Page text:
Tim Lundy: 32:16 And Daniel answered the King, (look how he draws it out here) “No wise men, enchanters, magicians, or astrologers can show to the king the mystery that the king has asked." He says, all those guys you have on the payroll, all your magicians, all your astrologers, all the guys that are enchanters, all of them that have given himself to all these kind of occultic forms that you use to figure out the future. None of them can do it, let's just make sure we're clear on that. But then notice in that moment, instead of saying, I can do it though. Look who he gives the credit to, look at the very next verse, "But there is a God in heaven who reveals mysteries, and he has made known to King Nebuchadnezzar what will be in the latter days. Your dream and the visions of your head as you lay in bed."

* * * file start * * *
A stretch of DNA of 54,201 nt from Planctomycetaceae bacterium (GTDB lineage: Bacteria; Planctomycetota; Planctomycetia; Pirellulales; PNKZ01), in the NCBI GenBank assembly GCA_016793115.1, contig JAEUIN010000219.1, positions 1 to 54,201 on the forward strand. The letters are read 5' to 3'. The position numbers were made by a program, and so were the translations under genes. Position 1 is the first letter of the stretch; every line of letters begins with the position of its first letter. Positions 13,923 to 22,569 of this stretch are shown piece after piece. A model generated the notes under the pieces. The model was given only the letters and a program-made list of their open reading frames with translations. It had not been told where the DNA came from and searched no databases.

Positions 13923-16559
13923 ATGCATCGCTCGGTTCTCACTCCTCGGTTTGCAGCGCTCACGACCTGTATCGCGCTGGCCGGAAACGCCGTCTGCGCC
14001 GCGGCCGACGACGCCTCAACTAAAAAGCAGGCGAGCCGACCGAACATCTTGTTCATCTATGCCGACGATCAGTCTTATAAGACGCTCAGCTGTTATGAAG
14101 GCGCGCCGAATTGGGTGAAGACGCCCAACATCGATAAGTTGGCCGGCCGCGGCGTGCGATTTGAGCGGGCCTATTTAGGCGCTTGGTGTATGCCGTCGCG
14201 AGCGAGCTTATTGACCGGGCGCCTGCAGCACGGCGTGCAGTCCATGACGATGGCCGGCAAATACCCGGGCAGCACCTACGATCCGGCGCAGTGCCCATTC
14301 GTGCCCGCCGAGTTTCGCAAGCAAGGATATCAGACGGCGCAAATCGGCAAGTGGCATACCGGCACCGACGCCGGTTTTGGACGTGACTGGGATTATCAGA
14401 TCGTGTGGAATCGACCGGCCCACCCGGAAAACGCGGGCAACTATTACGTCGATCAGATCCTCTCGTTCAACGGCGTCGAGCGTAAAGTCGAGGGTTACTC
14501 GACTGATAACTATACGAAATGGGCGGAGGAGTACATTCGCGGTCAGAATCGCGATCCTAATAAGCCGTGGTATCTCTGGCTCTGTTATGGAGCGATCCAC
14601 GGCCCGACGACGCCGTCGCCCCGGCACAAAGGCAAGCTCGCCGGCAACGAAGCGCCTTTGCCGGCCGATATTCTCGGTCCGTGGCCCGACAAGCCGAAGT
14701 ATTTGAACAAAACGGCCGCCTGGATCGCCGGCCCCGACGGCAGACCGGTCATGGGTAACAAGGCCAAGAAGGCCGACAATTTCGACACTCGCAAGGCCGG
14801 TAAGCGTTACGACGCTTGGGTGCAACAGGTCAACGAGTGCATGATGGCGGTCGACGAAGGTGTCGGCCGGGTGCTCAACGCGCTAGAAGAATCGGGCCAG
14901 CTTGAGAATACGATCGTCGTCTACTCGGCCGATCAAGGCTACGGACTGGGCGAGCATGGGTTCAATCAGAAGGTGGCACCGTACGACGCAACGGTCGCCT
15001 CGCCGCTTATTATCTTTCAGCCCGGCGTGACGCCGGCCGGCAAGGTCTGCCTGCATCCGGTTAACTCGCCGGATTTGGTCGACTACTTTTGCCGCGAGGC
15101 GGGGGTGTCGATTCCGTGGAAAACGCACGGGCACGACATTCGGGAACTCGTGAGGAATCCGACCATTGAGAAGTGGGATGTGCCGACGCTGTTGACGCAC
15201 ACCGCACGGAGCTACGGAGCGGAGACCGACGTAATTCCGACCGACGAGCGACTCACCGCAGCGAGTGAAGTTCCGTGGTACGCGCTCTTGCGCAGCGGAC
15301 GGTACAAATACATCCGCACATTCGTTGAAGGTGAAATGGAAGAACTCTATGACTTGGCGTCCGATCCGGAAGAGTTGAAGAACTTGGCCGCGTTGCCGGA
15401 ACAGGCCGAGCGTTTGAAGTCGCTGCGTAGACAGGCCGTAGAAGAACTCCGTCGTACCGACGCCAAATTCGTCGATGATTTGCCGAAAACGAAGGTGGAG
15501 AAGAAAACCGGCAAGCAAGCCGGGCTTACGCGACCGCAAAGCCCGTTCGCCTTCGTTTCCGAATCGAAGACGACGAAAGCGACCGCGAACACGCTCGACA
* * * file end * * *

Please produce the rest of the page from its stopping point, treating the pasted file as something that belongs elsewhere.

Tim Lundy: 33:13 And I love that response, and I think it's the point for us, when you're in these circumstances, take
every opportunity to point others to him. Guys, it's never been about us, it wasn't about us. It wasn't about Daniel. He looks at him, and here's your best opportunity before the leader of the free world, to really build your resume, to really point out how great you are. And Daniel looks at him and he goes, Hey, nobody's been able to do this. Do you know why this was done? Because there's a God in heaven. There's a God in heaven who's in control. There's a God in heaven that's different than any God you've dealt with before. And he knows what's going on no matter what you're going through, use it as the opportunity to point people to your God, use it as the opportunity to point to what he's doing in your life. Whether it's the miracle, or the hard time, it's one of your greatest opportunities to show people who your life is about, and who you serve, and who he is.